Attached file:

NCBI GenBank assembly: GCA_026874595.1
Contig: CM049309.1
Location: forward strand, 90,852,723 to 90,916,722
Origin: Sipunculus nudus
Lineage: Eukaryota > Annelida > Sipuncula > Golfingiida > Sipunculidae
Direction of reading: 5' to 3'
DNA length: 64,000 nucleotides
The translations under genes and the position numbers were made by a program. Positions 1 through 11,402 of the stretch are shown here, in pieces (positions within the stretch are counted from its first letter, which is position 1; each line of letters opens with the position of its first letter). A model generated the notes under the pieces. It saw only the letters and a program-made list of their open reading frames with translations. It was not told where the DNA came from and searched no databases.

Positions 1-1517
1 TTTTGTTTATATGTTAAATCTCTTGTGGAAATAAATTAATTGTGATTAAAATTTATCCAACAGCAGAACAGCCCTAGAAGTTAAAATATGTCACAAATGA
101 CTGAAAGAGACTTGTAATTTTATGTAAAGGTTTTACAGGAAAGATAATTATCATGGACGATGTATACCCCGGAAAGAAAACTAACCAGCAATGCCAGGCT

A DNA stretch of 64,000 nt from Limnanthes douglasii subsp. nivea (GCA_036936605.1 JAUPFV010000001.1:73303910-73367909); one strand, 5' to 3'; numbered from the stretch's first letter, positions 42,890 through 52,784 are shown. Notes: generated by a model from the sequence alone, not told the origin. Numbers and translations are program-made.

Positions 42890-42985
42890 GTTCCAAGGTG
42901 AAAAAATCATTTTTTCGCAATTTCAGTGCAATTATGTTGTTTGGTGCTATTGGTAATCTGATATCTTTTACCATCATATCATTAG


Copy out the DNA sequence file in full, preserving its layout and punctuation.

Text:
NCBI GenBank assembly: GCA_026874595.1
Contig: CM049309.1
Location: forward strand, 90,852,723 to 90,916,722
Origin: Sipunculus nudus
Lineage: Eukaryota > Annelida > Sipuncula > Golfingiida > Sipunculidae
Direction of reading: 5' to 3'
DNA length: 64,000 nucleotides
The translations under genes and the position numbers were made by a program. Positions 1 through 11,402 of the stretch are shown here, in pieces (positions within the stretch are counted from its first letter, which is position 1; each line of letters opens with the position of its first letter). A model generated the notes under the pieces. It saw only the letters and a program-made list of their open reading frames with translations. It was not told where the DNA came from and searched no databases.

Positions 1-1517
1 TTTTGTTTATATGTTAAATCTCTTGTGGAAATAAATTAATTGTGATTAAAATTTATCCAACAGCAGAACAGCCCTAGAAGTTAAAATATGTCACAAATGA
101 CTGAAAGAGACTTGTAATTTTATGTAAAGGTTTTACAGGAAAGATAATTATCATGGACGATGTATACCCCGGAAAGAAAACTAACCAGCAATGCCAGGCT

A DNA stretch of 64,000 nt from Limnanthes douglasii subsp. nivea (GCA_036936605.1 JAUPFV010000001.1:73303910-73367909); one strand, 5' to 3'; numbered from the stretch's first letter, positions 42,890 through 52,784 are shown. Notes: generated by a model from the sequence alone, not told the origin. Numbers and translations are program-made.

Positions 42890-42985
42890 GTTCCAAGGTG
42901 AAAAAATCATTTTTTCGCAATTTCAGTGCAATTATGTTGTTTGGTGCTATTGGTAATCTGATATCTTTTACCATCATATCATTAG